If you have, then you are guilty of lying. Any alteration of the whole truth is, by definition, a lie. But when God commands us to not lie, what does He really mean? Is all lying bad, regardless of the circumstance?
Interestingly, the commandment "Thou shalt not lie" does not exist among the Ten Commandments. The ninth commandment, which prohibits bearing false witness against one's neighbor, certainly prohibits lying, but in the specific context, against one's neighbor.
On several occasions, we read of God intentionally deceiving people in the Bible. Exodus 4:21, 1 Kings 22:23, Jeremiah 4:10, Ezekiel 14:9, Romans 11:7-10, and 2 Thessalonians 2:11 are a few good examples. This is a surprising fact, considering that Satan - God's opposition - is labeled the "father of liars" (John 8:44). How is God's deception different from Satan's? We will examine the answer to this question shortly.
Of course, no believer would argue that lying is an honorable practice. On the contrary, lying is generally anything but honorable. Lies spoken in betrayal force a lack of trust, which, in turn, causes bitterness, resentment, and a slew of other problems that violate love and tear apart relationships.
Other times, however, lying seems to accomplish the opposite. On a near daily basis, we may find ourselves confronted with instances where not telling the whole truth would actually prevent the destructive effects lies often cause.
For example, wives frequently ask their husbands how they look in an outfit. They tend to be specific in their questioning, asking something like, "Honey, do you think this dress makes me look more chubby?" If her husband thinks the dress does, in fact, make her look bigger, he would be a fool to answer her honestly. By saying, "Well dear, I'm sorry, but honestly I do think it makes you look chubby," he will be causing far more harm to her than he would by lying about his true thoughts. In this case (which is extremely common among married couples), honesty is not "the best policy." A completely honest response by the husband would not only hurt his wife's feelings; it could potentially make her feel unattractive and undesirable for the rest of her marriage. In all likelihood, the husband wouldn't be less attracted to his wife, even if he does think the dress makes her look heavier, and by lying out of love he saves her feelings and encourages her.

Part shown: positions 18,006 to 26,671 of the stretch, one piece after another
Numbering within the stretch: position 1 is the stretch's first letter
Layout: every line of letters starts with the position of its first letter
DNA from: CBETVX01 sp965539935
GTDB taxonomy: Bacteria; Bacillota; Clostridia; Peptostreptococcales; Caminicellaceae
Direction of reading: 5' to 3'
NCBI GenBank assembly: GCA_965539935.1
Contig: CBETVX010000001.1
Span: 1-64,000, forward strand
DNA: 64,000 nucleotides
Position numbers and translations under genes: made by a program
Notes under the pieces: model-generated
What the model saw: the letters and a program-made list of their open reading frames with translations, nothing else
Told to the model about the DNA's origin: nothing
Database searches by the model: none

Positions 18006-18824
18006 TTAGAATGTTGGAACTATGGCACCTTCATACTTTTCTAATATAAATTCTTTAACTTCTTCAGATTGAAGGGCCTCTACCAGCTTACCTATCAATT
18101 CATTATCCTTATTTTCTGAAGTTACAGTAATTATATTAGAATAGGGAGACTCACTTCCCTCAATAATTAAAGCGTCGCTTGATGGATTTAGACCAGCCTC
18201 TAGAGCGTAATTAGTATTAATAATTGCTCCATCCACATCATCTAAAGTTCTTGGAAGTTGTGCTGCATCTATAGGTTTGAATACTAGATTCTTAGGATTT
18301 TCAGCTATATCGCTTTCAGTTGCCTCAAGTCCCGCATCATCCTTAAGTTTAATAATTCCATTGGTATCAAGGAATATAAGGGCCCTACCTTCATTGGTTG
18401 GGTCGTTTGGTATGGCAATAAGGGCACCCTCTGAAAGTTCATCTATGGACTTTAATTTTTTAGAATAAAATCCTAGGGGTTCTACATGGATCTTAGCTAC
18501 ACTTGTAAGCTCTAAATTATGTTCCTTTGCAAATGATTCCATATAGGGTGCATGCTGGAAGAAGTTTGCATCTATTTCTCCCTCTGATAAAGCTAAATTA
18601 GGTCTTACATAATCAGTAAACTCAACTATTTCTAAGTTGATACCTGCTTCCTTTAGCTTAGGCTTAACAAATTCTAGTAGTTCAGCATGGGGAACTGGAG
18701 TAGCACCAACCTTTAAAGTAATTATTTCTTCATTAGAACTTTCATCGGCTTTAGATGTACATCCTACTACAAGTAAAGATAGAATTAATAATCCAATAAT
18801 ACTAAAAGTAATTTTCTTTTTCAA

Likewise, if a husband feels sexually inadequate and asks his wife if his fears are valid, the wife would be cruel to confirm her husband's fears, even if they are founded. The honesty of the wife would effectively emasculate the husband and cause irreparable damage.
If an intruder broke into my house, held me at gunpoint, and asked if there was anyone else home, would it be wrong to lie and say "no" if my wife and children were hiding? By telling the truth I would risk their lives, but by lying I may save them.
Countless examples like these exist, but they should be sufficient to make the point that all lying is not evil. With so many temptations to tell "little white lies" on a near daily basis, how can we discern when to bend the truth and when to be completely honest?
The answer to this question (and many more like it regarding God's commandments) is found in the reality that the entire law is fulfilled in the commandment to love your neighbor as yourself (Gal. 5:14). God is love (1 John 4:8) and love is the greatest virtue (1 Co. 13:13).
By filtering everything through love, we can easily discern the best course of action in any circumstance. As a general rule we should avoid lying, but when the whole truth will violate love by causing harm to another, we find an exception to the rule. If following the letter of the law violates love, we must do the opposite. Ironically, in such cases, breaking the law actually upholds what's righteous. Whether it's lying or any other issue, the right answer is always found in the law of love, not the written letter.
This is precisely how God managed deception in every historical instance. Every time God deceived, it was for the purpose of fulfilling His plan and accomplishing the greater good. God's deception was always done out of love. On the contrary, Satan's many deceptions are all done in an effort to harm others and prevent God's plan.
Recognizing the truth about lying is vital because if you hold to the philosophy that "honesty is always the best policy," you will likely violate the law of love on a fairly regular basis. You may hurt someone's feelings, tear them down, or weaken their confidence all in the name of "truth," when withholding the complete truth would serve the greater purpose of upholding love and building them up. When you understand that love fulfills the law and begin to filter everything through that standard, your motto will change to "honesty is the best policy except when it violates the greatest law of love."
© 2012 by Stephen Hill